We booked a guided tour with a local guide through the township of Knysna via Peggy`s Art + Tours. Poloko / PK , a young man, guided us through the “other” Africa. Approx 47,000 of Knysna`s 68,000 inhabitants live here in mostly poor conditions.
One township section is inhabited by black Africans and one by colored Africans (Colored People). Unemployment is extremely high and alcohol consumption is a major problem. Government housing projects (Mandela House) offer houses for South Africans, but these are subject to conditions (e.g. income limits). Sometimes there are long waiting lists. As far as we understand, people only have to pay for electricity. Many people in the township live in self-built huts made of wood and corrugated iron, which are miniature and offer little privacy. Only the toilet is partitioned off. “Showers” are taken one after the other in the washing tub.
A fire destroyed many of these shelters in 2017. The township has schools, a hospital, a fire department, … it’s almost a city within a city. There are also police officers living there. However, according to the PK, a separate guard is not necessary, since disagreements are settled among themselves and there are something like local community spokesmen who keep order in the neighborhoods. Fences are only used by those who are richer and where property must be protected. In the small corner shops, if necessary, a tomato can be bought individually and written to at the end of the month.
We bought a big box of cookies and then went to a preschool for young children sponsored by Peggy, an artist and store owner who sadly recently passed away. The children are currently being cared for in a church hall because the container, which was already finished, could not yet be placed in its intended location. 33 children can learn, eat and play there. Peggy had always sponsored 50% of her income for this project, hopefully a solution can be found for the future. PK told us that most of the parents of these children are still children themselves and while the little ones are being cared for, they go to school themselves.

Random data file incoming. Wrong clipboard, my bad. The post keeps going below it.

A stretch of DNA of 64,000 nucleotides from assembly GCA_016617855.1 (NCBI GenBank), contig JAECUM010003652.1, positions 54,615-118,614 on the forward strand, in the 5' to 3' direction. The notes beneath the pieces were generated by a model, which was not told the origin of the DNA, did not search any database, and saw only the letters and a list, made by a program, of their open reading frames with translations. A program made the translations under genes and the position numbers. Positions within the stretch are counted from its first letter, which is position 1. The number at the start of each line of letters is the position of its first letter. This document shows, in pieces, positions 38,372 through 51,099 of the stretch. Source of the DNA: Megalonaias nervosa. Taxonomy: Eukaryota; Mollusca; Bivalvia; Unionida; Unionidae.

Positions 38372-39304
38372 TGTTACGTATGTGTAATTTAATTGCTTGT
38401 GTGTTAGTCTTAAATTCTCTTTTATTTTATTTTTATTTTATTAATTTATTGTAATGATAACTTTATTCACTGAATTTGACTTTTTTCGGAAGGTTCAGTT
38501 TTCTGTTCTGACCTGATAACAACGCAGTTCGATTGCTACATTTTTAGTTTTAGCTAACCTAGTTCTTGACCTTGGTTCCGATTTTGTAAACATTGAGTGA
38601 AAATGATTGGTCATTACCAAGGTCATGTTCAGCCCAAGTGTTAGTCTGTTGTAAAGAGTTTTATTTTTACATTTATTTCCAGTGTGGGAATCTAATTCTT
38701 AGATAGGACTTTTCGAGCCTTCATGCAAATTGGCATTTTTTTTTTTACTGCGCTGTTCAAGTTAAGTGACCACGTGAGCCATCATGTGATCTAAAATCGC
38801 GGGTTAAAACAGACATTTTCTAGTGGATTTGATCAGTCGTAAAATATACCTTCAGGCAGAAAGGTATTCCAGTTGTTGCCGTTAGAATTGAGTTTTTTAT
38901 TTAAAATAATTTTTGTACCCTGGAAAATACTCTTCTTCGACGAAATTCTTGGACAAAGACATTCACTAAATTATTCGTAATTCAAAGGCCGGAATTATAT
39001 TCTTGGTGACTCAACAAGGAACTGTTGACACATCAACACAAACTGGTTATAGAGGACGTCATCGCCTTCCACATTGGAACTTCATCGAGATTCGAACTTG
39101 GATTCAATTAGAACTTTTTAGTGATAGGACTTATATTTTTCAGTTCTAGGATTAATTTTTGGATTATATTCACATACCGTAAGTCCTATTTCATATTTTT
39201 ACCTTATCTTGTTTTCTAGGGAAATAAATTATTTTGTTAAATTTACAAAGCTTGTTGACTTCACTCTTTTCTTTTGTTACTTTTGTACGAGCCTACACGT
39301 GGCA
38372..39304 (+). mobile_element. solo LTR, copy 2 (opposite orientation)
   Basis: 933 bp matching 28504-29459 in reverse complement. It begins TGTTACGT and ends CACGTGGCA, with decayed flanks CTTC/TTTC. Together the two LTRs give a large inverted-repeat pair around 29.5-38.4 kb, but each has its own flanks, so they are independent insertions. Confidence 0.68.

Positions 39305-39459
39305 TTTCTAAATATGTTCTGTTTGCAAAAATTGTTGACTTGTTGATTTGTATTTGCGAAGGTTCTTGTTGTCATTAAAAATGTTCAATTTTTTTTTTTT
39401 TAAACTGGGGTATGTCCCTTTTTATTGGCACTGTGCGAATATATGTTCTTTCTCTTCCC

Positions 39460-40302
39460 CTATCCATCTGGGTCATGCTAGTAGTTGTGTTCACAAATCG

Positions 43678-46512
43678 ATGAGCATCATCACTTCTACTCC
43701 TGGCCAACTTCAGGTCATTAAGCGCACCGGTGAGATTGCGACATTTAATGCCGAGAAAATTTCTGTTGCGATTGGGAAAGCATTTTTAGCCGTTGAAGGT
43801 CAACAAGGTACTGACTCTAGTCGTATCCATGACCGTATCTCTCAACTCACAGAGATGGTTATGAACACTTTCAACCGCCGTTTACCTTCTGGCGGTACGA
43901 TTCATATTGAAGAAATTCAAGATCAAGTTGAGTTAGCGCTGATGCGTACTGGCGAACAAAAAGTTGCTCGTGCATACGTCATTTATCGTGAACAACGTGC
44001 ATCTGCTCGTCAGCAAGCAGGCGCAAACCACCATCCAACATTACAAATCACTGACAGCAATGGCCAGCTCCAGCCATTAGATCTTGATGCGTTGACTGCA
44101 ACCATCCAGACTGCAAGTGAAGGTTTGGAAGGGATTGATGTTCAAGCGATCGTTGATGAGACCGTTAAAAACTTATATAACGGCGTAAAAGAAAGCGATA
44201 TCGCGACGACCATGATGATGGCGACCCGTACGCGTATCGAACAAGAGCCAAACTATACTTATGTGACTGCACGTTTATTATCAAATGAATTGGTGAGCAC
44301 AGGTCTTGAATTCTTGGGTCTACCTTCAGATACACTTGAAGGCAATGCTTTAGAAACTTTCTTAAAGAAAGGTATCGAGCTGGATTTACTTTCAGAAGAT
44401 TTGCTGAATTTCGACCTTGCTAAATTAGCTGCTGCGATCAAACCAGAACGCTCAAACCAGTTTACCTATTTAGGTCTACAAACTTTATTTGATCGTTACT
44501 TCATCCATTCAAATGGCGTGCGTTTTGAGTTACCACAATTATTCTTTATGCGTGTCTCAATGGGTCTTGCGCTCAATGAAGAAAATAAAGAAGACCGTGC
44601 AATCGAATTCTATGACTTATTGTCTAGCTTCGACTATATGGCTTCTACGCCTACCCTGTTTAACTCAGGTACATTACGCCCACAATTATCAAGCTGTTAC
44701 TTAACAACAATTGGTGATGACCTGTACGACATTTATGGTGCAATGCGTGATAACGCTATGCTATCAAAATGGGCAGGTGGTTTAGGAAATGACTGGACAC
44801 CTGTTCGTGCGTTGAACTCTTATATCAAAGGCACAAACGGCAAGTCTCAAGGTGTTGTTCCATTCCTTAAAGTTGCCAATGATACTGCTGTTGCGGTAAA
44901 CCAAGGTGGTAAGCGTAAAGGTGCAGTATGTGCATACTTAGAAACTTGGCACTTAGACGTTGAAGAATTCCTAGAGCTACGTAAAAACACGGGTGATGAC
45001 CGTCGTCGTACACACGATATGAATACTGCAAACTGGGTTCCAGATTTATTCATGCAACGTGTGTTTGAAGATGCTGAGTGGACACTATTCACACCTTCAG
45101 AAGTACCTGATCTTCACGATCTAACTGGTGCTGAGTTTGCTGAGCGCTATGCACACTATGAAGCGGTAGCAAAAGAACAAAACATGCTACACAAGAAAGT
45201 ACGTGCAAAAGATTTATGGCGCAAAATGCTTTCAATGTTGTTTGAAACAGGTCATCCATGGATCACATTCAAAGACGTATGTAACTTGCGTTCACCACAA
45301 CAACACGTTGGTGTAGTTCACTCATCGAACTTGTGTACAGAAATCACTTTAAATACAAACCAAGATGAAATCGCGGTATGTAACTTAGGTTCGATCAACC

Life in the township is mostly hard or poor, but people make the best of it and many live here consciously because they have their roots here and to be useful to the community. After the tour we went back to “white” Africa , to Thesens Island and had lunch in a restaurant overlooking the lagoon. Afterwards we visited Buffalo Bay Beach, a wide sandy beach with an imposing rock in the water. On the way back we noticed a turtle on the shoulder. A local resident said she knew the animal and carried it to an adjacent garden. In the evening we had barbecue again, because it tasted so good yesterday.